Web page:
How does Breathing Bow help in performance and can it counter the effects of performance anxiety?

I love to think about developing stage presence as opposed to countering the effects of performance anxiety or dealing with stage fright. The language we use is already so negative and I think one of our largest obstacles is that negative thinking and the fact that the subject has been taboo (it’s changing now, happily). Another is that I believe we are taught and therefore we practice being constantly in control – of every split second of every note, or every bit of every phrase. What we do not practice and therefore that with which we are uncomfortable is the aspect of the movement and the music that we do not control. We call this being ‘out of control’ and it terrifies us. No wonder we fall apart on stage when we lose some of our ability to be in constant control. However, we do not need to be in control all the time! In fact, I would say we need to be in control more like 30% of the time. I try and show people how to practice that aspect of letting go, allowing what we have set in motion to live its own life without our constant interference, knowing when to rest and simply listen. This takes a different kind of practice which is very enjoyable, like practicing being on holiday! Developing a quiet non-judgemental mind and knowing how to come into the present moment is naturally a huge part of this, and I would say one of the best things to do before going on stage, rather than running up and down the instrument, is to meditate.

What do you consider to be the most important ideas and concepts to impart to aspiring musicians?

When I was playing under Harnoncourt in the Chamber Orchestra of Europe, I will never forget the experience of the 4th cello, the second oboe, the soloist, the person in the back row of the audience, the conductor, even the space itself, being an equal part of this magical moment-to-moment unfolding. I am still not sure how Harnoncourt created this other than by being a true ‘conductor’, but I know that a search for this humility, this sense of simplicity and common humanity is the most important thing for me. We get so knotted up in ‘my performance’ ‘my technique’ ‘my interpretation’, and that ‘my’ implies a ‘your’ which creates duality. Sometimes the ‘you’ is a voice with whom we are at war within ourselves. If we can find a way to open ourselves and allow the music to flow through us as it is in the present moment then we can be at peace in a non-dualistic world which, especially in this current climate, feels like an urgent need. We are so privileged as musicians to be able to share this. I would encourage all musicians do find whatever way they can to make music not with fear but with joy.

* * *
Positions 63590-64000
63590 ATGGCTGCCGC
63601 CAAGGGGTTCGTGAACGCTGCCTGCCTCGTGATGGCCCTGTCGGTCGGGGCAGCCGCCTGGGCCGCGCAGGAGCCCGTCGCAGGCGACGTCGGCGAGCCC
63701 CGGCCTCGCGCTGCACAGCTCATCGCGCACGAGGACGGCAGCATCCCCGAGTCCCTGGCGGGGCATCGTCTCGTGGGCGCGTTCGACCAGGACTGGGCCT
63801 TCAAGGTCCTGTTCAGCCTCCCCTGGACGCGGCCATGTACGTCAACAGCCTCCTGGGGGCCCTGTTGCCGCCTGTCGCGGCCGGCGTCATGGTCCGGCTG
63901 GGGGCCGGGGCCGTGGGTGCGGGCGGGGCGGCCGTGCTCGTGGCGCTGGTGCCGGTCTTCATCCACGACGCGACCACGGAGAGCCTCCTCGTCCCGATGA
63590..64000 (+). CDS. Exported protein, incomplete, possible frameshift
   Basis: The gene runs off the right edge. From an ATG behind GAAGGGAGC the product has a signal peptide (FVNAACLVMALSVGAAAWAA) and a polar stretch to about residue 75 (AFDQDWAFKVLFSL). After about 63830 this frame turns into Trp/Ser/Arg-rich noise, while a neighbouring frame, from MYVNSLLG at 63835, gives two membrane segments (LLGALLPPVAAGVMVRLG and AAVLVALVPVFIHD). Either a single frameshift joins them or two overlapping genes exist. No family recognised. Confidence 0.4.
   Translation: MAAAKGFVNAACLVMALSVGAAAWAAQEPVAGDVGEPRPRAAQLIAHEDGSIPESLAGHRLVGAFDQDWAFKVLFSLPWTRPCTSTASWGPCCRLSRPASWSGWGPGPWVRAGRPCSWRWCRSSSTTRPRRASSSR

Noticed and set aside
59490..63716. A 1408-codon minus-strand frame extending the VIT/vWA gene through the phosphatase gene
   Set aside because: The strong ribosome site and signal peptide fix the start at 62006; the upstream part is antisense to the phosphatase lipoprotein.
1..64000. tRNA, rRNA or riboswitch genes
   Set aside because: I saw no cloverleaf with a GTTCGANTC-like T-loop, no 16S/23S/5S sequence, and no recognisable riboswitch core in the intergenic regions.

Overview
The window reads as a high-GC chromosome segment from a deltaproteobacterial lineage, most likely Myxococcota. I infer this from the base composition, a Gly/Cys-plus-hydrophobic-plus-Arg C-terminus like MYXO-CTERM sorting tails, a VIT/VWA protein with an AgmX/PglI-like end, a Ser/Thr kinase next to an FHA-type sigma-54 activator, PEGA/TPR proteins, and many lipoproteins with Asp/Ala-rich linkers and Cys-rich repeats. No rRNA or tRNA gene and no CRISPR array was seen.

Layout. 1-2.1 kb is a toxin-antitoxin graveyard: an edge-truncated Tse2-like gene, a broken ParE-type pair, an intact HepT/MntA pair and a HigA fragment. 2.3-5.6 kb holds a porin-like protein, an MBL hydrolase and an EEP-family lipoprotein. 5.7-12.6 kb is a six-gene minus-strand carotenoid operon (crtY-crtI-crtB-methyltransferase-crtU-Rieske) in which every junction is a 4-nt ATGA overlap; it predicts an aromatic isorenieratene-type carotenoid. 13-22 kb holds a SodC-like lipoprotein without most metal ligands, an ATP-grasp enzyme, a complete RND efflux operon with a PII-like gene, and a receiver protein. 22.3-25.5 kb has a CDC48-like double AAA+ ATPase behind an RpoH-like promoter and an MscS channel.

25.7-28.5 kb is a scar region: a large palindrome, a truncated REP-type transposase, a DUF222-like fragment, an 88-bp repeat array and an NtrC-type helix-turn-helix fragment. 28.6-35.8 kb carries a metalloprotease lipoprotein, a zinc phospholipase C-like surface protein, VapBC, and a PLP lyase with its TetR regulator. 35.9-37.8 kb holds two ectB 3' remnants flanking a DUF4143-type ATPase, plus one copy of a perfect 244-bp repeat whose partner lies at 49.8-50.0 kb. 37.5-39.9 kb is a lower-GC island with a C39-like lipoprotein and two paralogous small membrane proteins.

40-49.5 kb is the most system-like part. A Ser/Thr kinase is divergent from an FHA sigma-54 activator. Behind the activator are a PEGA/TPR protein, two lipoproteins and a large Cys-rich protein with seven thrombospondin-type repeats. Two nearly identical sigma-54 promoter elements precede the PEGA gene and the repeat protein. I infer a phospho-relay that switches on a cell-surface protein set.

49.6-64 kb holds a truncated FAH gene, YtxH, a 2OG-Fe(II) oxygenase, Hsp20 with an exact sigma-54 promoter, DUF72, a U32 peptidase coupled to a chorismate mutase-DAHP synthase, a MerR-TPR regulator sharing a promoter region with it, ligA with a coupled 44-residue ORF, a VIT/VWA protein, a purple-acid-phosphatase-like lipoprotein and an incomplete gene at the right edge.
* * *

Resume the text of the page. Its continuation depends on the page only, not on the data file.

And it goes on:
Ruth Phillips is running a Breathing Body, Breathing Bow workshop in Cornwall from 21-24 November 2017 with Jane Fenton, and one in London on 21 January 2018 with Dale Culliford. For more information and booking, please contact Ruth Phillips at ruth@wintermane.com

Details can also be found on the London Cello Society website

http://www.londoncellos.org/cello-events/

Ruth runs Breathing Bow retreats from her home in Provence

http://thebreathingbow.com